Early orthodontics not only is a cornerstone in early facial and airway development, but in adulthood will lead to a holistic approach to general health and wellbeing. To patients, our orthodontics services have improved longevity of their teeth and gums and have given them so much more self confidence.
Our Orthodontic Services
Not all kids’ orthodontics start in their teens as most people think, our orthodontic assessments are completed at every child’s examination, even as young as 2 years old!
Rather than watch a malocclusion (or a bad bite) grow adversely and look upon it as a ‘let’s deal with it when all the baby teeth have gone’ approach, well, we do the opposite. We note it early and treat at an age-appropriate time, as not to encounter complex and longer orthodontic treatment in the future.
If your young child requires early orthodontics this is called Phase 1 orthodontics or interceptive orthodontics. As mentioned earlier, this is when we action a malocclusion as soon as it appears.
However, some malocclusions that arise from sucking a thumb, may simply need monitoring, and as the child grows and the habit stops, the malocclusion may self-correct.
We have a number of ways to treat a malocclusion depending on the type and severity, these include removable, fixed appliances and fixed braces. We also liaise with other professions such as physiotherapists and speech therapists for a holistic orthodontic approach.
Adults too can have orthodontics to correct their misaligned teeth.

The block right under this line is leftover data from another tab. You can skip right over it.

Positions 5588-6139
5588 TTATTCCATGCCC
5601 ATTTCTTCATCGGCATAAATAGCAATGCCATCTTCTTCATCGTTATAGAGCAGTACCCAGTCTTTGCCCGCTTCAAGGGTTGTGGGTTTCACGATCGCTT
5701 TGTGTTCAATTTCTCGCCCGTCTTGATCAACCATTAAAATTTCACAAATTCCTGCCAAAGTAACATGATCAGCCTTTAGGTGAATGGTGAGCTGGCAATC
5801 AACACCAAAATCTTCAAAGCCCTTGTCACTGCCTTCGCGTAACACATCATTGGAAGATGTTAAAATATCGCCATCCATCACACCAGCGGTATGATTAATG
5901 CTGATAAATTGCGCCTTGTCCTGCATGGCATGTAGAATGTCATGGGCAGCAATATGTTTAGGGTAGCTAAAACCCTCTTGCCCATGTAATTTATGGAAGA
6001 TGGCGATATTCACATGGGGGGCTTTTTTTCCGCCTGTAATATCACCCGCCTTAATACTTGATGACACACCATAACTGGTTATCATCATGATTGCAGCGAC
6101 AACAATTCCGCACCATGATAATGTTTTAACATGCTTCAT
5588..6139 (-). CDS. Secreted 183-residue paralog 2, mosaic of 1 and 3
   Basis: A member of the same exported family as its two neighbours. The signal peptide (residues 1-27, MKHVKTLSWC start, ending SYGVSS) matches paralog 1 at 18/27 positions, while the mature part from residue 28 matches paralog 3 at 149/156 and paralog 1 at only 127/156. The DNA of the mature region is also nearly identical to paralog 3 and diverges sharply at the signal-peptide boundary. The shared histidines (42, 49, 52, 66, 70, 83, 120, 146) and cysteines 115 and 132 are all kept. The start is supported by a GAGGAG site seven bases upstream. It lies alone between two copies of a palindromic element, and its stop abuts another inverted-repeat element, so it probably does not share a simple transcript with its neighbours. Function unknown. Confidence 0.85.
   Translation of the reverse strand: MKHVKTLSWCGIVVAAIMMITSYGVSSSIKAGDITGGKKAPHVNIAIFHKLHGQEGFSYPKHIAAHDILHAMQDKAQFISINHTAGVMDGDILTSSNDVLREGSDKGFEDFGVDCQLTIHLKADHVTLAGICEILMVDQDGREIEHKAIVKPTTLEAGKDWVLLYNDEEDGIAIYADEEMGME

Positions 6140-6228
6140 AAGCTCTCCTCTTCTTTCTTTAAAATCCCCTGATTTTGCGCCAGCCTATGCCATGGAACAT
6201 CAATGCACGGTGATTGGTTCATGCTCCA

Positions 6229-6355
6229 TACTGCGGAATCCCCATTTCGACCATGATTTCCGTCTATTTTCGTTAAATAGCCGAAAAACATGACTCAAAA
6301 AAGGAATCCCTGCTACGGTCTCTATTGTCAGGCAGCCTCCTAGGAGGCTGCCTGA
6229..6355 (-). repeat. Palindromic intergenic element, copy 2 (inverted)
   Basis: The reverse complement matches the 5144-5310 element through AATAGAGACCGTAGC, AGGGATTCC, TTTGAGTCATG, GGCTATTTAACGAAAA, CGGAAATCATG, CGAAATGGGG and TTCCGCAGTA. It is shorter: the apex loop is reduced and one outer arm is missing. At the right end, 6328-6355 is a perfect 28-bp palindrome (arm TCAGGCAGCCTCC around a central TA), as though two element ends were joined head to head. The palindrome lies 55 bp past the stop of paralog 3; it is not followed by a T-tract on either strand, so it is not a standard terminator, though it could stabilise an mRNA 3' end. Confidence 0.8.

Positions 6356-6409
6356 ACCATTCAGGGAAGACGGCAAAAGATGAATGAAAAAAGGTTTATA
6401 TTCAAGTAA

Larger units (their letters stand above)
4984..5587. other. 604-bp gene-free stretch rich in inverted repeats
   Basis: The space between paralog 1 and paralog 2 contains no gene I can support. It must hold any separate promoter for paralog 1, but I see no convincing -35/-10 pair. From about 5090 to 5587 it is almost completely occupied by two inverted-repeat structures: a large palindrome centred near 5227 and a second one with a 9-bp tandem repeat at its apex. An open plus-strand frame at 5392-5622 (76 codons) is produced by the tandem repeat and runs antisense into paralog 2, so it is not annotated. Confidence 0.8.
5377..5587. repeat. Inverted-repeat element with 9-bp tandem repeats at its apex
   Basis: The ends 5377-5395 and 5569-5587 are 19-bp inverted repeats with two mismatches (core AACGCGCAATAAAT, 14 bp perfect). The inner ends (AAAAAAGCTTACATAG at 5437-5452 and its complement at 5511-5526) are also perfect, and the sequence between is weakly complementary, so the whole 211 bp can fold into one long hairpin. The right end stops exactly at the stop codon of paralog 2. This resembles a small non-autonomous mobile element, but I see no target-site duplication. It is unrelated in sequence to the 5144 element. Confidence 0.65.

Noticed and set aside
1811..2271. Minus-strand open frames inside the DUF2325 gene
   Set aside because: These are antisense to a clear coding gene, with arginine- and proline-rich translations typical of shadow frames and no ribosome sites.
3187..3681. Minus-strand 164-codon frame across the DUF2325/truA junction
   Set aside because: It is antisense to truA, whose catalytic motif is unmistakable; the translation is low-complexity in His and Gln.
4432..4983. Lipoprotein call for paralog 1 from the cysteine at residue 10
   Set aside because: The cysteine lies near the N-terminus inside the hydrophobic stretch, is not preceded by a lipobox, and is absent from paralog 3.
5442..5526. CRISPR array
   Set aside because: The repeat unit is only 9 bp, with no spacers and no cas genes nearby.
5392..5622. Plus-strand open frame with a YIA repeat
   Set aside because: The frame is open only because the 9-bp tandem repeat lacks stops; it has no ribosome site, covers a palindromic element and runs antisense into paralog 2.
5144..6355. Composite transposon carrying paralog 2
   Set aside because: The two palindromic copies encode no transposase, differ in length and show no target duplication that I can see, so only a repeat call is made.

We have several patients in their 60s with braces on and they are kicking themselves for not actioning it sooner.
Without a doubt, the conventional fixed braces are the best choice for most cases, as they are bonded onto the teeth and are working 24/7. Unlike the removable plates, it means you don’t have to worry about taking them in and out to eat, if you lose them, or if the dog eats it!
Frequently Asked Orthodontics Questions
What is orthodontics in dentistry?
Orthodontics, or Ortho, is the correction of teeth and jaws from a bad position. It is the movement of teeth within the jaw bones to a favourable position. Placing teeth into this ideal position spreads the biting forces equally and it also stabilises forces on the gums for long term gum health. It is teeth straightening essentially!
If the teeth, muscles of the mouth and face, and jaw bones are in harmony this leads to ideal facial development.
Do orthodontists only do braces?
No, many general dentists have training in orthodontics, and have completed many courses to improve their knowledge.
Dentists cannot claim to be orthodontists but some show a specific interest in the field. With all clinicians they are required to improve their skills each year by committing to continuing professional development.
Orthodontist vs Dentist: Is there a difference?
Orthodontists solely do orthodontics at their practices.
Our principal dentist, Dr Suzanne Cairns, is a general dentist who has been qualified since 2003. She started to train and develop her orthodontic skills in 2013 and now orthodontics has filled her day to day for the last 7 years.
Dr Suzanne treats patients as young as 6 up, all the way through senior years. It has become an integral part of her working week, and with further studies she has incorporated it into her treatment planning for other dental fields such as airway development/bite/breathing and sleep apnoea.
What is a Malocclusion?
Malocclusion is when your upper and lower teeth do not fit correctly or bite together. With a normal bite the upper teeth should sit slightly over the edges of the bottom teeth, parallel and also into the spaces between the lower teeth. Those jaws that don’t fit this rule are called malocclusions.